The Vesuvius National Park is a treasure trove of biodiversity: the sea, the mountains, the volcano, the variety of places, the splendid natural views, the many species of plants, animals, minerals, the many villages, each with its own history and tradition, make the Vesuvius area one of the most fascinating places to visit.


The volcanic complex has been colonized in its history by more than 1,000 plant species, considering those extinct and those whose colonization is recent. Recent studies have made it possible to ensure that the flora that can be found today in the territory of the Reserve has 744 entities, of which only 2%, corresponding to fifteen entities, are endemic species, probably due to the numerous re-colonisations that followed the cyclical eruptions of the volcano.

Examples are the rare Silene giraldii, which can also be found in Capri and Ischia, and the Etna broom (Genista aetnensis), an ethnical endemic species introduced on the Vesuvius after the eruption of 1906, which in some areas, such as Atrio del Cavallo and Valle dell’Inferno, form impenetrable woods.

The plant population is characterized by a high number of species that are typical of the Mediterranean area, both for its proximity to the sea and the height above sea level, which reaches its maximum height with 1,281 metres above sea level of the Gran Cono of the Vesuvius.

The flora also includes 19 confirmed species of wild orchids, which due to their rarity and vulnerability are protected by the Washington Convention (1973), and small nuclei of birch (Betula pendula), a relict species of mesophilous woods that covered the slopes of the volcano in the past, when the weather conditions were much more humid and fresh than the current ones.


Thanks to its isolated position from the Apennines and the presence of continental Mediterranean environments, the Park is an important zoogeographic intersection.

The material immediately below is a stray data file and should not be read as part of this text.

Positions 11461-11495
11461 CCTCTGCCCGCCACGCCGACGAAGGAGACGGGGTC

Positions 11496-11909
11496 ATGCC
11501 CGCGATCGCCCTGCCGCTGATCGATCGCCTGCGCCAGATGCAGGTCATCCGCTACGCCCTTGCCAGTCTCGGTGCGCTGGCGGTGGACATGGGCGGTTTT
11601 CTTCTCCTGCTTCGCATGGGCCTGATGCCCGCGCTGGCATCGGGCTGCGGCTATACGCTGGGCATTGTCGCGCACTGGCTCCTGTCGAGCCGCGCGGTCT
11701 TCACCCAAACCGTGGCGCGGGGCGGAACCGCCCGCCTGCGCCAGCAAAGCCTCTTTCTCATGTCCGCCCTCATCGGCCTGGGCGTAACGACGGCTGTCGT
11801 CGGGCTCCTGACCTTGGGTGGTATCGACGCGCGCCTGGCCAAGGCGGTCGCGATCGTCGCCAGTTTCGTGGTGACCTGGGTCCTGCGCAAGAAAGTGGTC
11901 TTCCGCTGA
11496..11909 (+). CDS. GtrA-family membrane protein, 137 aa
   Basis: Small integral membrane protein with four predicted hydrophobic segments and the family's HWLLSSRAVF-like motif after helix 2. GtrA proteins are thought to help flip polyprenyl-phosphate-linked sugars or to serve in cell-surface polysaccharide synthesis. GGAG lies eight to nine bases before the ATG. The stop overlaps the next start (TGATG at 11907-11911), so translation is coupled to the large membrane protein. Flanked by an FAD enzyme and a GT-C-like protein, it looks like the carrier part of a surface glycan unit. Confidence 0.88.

The proximity to the coastal strip, the fact of being the only mountain placed at the centre of the Nola plain, the favourable climatic conditions and the great environmental diversity make it an important stopping place and refuge for migratory fauna and helped an interesting fauna community settle down in a territory of modest extension. Moreover, the relict rural areas of limited extension favour the permanence of species belonging to particular microhabitats and for this reason, thanks to the resources allocated by the Ministry for Environment, Land and Sea Protection to the “Biodiversity” Directive, the Vesuvius National Park has joined the System project called “Study of the mesofauna in protected areas”, with the aim of learning more about the distribution of some species in the protected area.

Rural diversity, especially the ecotones on the border between the numerous agrosystems, create favourable conditions for the spread of species and populations inside and outside the protected area; therefore, the fauna communities of birds, mammals, reptiles and amphibians, protagonists like the vegetation of cyclical re-colonisations, make the volcanic complex a true treasure trove of biodiversity to defend.

© Carlo Falanga